A diesel fuel spill has left about 12,000 people in southeastern West Virginia without drinking water. The city of Lewisburg says an estimated 3,975 gallons of diesel fuel spilled into a tributary of the Greenbrier River when a tanker truck overturned on Route 92.
Eastern Montana residents rushed to stock up on bottled water Tuesday after authorities detected a cancer-causing component of oil in public water supplies downstream of a Yellowstone River pipeline spill. Elevated levels of benzene were found in water samples from a treatment plant that serves about 6,000 people in the agricultural community of Glendive, near North Dakota.
At least 14 people were killed when the island nation of Madagascar was battered by a tropical storm, officials said. Tropical storm Chedza has displaced more than 36,000 Madagascans, said the National Office of Risk and Catastrophe Management. Most of the deaths were a result of landslides caused by heavy rain and building collapses as strong winds tore roofs from houses.
The New York Metro Chapter of the Association of Contingency Planners hosted its first meeting of 2015 on Thursday, Jan. 15 at Metropolitan College of New York. The event featured a presentation by FEMA’s Eric Goldman, who discussed America’s PrepareAthon, an initiative that invites individuals, businesses and community organizations to participate in disaster planning and drills.
eavy flooding in Mozambique has killed 10 people and displaced nearly 20,000 more, the government disaster management office said. Mozambique's government Monday issued a red alert for disaster readiness for the central and northern provinces. The government also urged people in low-lying areas to find shelter on higher ground.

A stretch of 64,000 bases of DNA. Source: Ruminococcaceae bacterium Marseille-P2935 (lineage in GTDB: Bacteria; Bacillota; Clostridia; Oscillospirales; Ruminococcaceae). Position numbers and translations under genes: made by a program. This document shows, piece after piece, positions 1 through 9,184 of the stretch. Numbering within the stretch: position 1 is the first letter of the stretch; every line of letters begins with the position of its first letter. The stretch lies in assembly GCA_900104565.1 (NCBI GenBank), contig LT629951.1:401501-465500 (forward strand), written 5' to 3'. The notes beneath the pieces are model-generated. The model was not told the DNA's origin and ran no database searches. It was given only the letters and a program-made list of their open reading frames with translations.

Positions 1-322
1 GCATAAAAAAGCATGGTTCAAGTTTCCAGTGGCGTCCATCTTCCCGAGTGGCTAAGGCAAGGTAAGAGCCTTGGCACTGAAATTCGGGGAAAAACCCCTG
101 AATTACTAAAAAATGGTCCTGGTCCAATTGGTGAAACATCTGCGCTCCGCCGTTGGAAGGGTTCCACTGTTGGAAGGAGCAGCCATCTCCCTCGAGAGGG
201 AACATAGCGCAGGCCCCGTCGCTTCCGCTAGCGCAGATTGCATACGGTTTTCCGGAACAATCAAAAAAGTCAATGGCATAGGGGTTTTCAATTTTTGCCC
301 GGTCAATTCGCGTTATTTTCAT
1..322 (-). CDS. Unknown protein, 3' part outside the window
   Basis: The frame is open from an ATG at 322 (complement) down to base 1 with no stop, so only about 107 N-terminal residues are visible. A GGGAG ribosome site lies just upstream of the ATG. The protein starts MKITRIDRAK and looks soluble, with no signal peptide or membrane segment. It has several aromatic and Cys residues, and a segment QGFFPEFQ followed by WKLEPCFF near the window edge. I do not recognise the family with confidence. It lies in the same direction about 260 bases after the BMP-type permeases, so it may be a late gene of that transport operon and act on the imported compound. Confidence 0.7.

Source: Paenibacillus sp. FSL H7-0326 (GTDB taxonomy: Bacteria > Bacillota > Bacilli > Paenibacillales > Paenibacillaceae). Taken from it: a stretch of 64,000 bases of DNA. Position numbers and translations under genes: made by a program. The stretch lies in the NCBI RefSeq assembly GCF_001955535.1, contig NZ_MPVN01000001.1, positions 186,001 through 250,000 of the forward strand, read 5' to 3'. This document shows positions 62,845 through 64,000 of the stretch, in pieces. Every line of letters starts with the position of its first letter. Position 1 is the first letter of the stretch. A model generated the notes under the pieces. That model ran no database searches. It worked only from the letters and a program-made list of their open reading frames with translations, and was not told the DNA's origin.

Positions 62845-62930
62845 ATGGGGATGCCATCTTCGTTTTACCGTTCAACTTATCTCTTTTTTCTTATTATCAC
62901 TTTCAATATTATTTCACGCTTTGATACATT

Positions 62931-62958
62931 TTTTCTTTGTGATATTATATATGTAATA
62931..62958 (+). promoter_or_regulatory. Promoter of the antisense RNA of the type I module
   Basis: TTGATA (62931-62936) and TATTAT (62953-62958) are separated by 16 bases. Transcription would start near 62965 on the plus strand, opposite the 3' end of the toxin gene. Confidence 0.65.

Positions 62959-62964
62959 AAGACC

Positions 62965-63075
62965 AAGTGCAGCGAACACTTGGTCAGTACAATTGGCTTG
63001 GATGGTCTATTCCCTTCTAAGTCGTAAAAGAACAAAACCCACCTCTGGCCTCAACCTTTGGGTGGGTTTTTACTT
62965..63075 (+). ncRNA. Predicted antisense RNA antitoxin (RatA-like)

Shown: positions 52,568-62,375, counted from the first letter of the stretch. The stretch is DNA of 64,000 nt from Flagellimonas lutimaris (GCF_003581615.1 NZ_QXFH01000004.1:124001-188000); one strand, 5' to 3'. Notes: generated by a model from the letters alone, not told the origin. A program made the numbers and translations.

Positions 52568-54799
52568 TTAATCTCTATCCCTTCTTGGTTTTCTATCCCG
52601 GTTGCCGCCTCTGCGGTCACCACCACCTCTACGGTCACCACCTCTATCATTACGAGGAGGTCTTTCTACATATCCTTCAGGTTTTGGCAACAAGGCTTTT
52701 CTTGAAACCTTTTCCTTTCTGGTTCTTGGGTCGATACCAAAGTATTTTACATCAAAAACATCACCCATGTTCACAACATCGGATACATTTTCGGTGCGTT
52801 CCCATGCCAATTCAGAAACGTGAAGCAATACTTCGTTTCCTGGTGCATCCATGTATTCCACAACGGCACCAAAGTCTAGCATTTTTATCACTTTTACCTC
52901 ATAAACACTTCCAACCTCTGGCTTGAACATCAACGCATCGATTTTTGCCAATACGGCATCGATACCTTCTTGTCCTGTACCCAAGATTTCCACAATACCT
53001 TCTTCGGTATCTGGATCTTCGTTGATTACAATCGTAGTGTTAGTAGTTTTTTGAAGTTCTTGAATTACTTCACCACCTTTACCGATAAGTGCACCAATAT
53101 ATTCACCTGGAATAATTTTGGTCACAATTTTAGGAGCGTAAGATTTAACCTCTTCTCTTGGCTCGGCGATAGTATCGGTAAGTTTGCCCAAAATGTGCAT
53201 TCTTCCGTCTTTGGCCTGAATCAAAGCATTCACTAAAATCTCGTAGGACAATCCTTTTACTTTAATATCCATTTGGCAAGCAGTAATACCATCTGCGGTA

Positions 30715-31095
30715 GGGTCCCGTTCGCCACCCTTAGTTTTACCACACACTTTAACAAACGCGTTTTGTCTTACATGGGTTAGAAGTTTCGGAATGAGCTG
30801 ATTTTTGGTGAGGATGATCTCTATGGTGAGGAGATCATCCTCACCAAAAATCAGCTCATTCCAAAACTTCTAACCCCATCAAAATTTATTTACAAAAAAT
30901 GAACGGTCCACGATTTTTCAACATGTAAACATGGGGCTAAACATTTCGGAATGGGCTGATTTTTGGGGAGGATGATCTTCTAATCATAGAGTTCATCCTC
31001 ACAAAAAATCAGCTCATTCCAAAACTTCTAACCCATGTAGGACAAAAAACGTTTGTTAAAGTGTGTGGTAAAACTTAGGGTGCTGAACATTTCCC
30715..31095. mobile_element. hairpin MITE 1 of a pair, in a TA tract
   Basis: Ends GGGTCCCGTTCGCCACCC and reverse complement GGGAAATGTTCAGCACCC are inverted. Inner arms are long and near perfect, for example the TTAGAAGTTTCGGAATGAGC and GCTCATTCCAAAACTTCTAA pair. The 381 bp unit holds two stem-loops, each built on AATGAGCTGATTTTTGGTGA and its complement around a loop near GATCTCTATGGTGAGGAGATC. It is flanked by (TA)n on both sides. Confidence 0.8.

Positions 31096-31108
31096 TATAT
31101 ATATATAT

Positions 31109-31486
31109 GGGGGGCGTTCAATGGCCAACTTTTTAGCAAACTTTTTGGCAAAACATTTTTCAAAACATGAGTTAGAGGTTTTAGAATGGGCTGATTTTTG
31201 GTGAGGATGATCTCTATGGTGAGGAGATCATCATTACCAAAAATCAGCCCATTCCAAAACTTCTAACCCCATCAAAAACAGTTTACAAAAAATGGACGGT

More than two dozen homes have been destroyed or badly damaged and almost 30 people have sought medical treatment as a result of a massive wildfire that has raged out of control for days across farms and woodland in southern Australia, officials said.
It's been nearly 40 years since Ebola first appeared on our radar, and in those years nearly two dozen outbreaks have occurred. In 2014, the catastrophic and ongoing West African outbreak has taught the world a number of things about this deadly disease.
Tornadoes killed four people in southwest Mississippi on Tuesday as a storm system kicked off twisters across the region. The storm cut power to 4,100 members of the Pearl River Valley Electric Power Association, but power was restored to the last 450 customers — whose homes were dark Christmas morning — by 3 p.m., said Kurt Brautigam, spokesman for the power association.
At least nine people were killed in mudslides triggered by heavy rains in the central hills of Sri Lanka, officials said. More than 60,000 people have been evacuated and 3,000 homes destroyed as floods and mudslides have covered many parts of the Indian Ocean island in the last four days, disaster officials said.